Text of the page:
Solutions that Work: Moving and Decluttering
Today is day 6 of the Solutions that Work series. Whether you are preparing to move or just want to declutter, I have some tips for you. We will tackle what to keep and where to start.
Should I keep it?
Just like with sorting your clothes, you have the six different options of where things should go. Using a series of you questions, you can simply decide whether or not to keep something. I call this the Should I Keep It Process.
If you can answer yes to any of these questions, then, you should keep the item.
Has it been used in the past year and can continue to be used?
Does this thing bring you joy?
Is this a keepsake that you plan, honestly plan, to use?
What can you do if you are not keeping it?
Give it to someone who can use it and love it.
Resell it if the item has value. Re-selling can be done through online marketplaces like craigslists, Facebook, and eBay. Or, you can sell items through second-hand shops.
Hold on to it so you can decide later. (This should be used sparingly.)
Where should you start?
Whether you are preparing to move or just want to declutter, I recommend you start with your home’s current storage areas like the basement and attic. Here are some typical things you might find in these spaces and ideas on how to tackle them.
If you are moving to the same size place, I would recommend that you keep the tubs you have of holiday decorations intact. For the loose items, you should use the Should I Keep It Process to determine if you will pack it.
The next time you celebrate a holiday and use your decorations, you should use the Should I Keep It Process as you are re-packing these items.
Clothes & toys in storage
Children’s clothes not being used should be sorted by sizes. If you have clothes that will be used later by your children, box these. Clearly mark box with the size and season of the clothes. For the rest, discard by donating, reselling, gifting or trashing.
For toys that will be used later by your children, box them and label with the exact items and possible ages for when to use them.
You could put a reminder in your calendar for when the clothes and toys should be used.
If you are moving, I suggest that you use your luggage to move your clothes from your current home to your new home. So if you are moving, I suggest keeping your luggage for the move. After the move or to simply declutter, use the Should I Keep It Process to determine what luggage you should keep.
Stored housewares and large kitchen appliances
For your housewares that you store (punch bowls, platters, vases, frames, pictures, decorations, etc.), use the Should I Keep It Process for each item.
If you have housewares that may be doubles or belong to a set that is used in your house, I suggest that you do not box these items at this point. Instead, you put them with the rest of the set or where you might have the double, and then, sort those items together.
For the kitchen appliances that are not stored in your in your kitchen because they are too big such as a bread maker or large mixer, use the Should I Keep It Process to determine if you need to discard any of these items.
If you are moving and don't anticipate using these items before moving, go ahead an box up these items. If you may use it, put the item in a box but do not seal it up until later. This way you can go ahead and label the box.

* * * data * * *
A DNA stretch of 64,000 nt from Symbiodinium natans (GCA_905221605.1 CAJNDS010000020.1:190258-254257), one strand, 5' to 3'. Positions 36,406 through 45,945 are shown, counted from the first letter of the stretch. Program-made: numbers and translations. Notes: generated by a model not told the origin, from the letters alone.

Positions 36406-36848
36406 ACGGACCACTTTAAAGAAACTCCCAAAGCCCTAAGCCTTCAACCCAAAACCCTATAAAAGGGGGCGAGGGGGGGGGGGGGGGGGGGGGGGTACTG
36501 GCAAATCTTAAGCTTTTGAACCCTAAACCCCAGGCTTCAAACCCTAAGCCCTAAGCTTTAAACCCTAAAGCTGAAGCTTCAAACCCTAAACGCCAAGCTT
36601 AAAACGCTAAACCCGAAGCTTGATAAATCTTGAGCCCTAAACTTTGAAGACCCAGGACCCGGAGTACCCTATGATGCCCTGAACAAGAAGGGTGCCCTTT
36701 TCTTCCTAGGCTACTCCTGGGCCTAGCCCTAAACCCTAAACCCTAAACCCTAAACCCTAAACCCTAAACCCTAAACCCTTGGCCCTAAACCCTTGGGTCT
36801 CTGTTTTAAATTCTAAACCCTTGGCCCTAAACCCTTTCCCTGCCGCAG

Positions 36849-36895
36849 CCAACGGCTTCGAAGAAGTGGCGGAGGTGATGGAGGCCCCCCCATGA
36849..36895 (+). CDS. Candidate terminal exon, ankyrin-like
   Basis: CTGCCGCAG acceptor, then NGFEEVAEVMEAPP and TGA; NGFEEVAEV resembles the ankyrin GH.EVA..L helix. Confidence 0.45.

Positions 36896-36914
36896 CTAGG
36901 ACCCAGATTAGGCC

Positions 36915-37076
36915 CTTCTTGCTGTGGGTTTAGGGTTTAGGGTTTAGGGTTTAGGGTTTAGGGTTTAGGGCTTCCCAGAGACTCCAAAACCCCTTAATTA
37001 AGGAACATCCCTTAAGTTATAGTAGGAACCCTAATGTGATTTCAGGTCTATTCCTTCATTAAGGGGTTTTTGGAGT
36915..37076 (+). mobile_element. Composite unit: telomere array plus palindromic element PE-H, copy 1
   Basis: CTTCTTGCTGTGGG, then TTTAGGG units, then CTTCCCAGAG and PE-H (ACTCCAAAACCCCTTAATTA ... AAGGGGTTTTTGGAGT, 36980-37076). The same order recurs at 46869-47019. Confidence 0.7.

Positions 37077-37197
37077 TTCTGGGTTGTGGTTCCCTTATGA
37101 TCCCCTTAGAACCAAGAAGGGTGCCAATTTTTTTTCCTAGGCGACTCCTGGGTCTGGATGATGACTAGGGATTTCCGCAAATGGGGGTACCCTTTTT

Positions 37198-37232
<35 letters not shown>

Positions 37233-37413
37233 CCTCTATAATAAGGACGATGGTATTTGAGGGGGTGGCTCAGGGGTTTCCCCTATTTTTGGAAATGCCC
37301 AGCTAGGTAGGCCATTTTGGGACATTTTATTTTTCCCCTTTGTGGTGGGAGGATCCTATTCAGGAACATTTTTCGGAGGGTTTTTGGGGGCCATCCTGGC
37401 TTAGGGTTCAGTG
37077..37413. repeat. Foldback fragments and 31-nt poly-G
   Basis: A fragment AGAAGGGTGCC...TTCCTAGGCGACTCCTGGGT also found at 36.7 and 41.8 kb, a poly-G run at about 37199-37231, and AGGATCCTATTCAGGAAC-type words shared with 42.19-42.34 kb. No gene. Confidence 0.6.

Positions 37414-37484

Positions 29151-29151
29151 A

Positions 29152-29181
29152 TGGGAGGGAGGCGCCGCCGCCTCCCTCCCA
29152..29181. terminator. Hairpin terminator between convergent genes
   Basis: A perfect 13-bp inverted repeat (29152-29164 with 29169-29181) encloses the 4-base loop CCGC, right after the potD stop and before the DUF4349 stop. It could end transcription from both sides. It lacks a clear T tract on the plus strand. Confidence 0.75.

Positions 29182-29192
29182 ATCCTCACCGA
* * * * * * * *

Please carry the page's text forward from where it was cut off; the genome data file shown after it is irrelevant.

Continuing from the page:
Your childhood stuff
It is possible that these boxes have moved with you from apartment to house to house. There is no time like now to go through them.
The pictures that you find should go into one designated tub. There is no need to sort them at this time or even to purge duplicates. If photos are in albums, you could take the photo sheets out of the album, put these sheets in the picture tub and discard the actual album. If the photos are in frames, take the photos out of the frame, save the photos and discard the frames.
For the other items such as yearbooks, papers, uniforms, trinkets, etc., you have to look at each item and ask yourself:
Is this something I want to have or show my children in the future?
Does this thing tell something about me?
Am I not ready to part with this item?
If you answer yes to any of these items, store them in a tub until you are ready to take action on the items.
When finished, label your box with what is inside—be as specific as possible.
Next, you can start to declutter throughout your house.
For all the other things we store around the house, you should use the Should I Keep It Process for each.
You can use these suggested outline as a starting point. Take a walk around your home and take note of the items you have. Then, create a list of the areas to declutter and consider addressing one each day.
Depending on the time you have until you move, you can decide if you can box up the items now or if you need to wait based on whether you’ll need them before you move.
General tips on labeling and packing
Whenever you pack items in boxes and totes, clearly label each with the specific items that are inside. If you are moving, include where you want the items to be placed in the new home. Ex: Christmas (basement) or Valentine’s Day (attic)
For labeling, I have found that squares of paper and packing tape work well. For long-term storage, I do prefer to use printed labels like the these from Meredith Corporation.
When deciding what to use to pack items, I suggest using totes with lids for items that will be stored for the majority of the year, like seasonal items, to keep items dry and clean. If you are boxing items just for the move, you can use cardboard boxes.
Whether you are preparing for a move or wanting to free yourself of your clutter, these steps should help you get a sort through your things. T
Read the Solution that Works: Less Paper.
Check out all the Solutions that Work Series posts.
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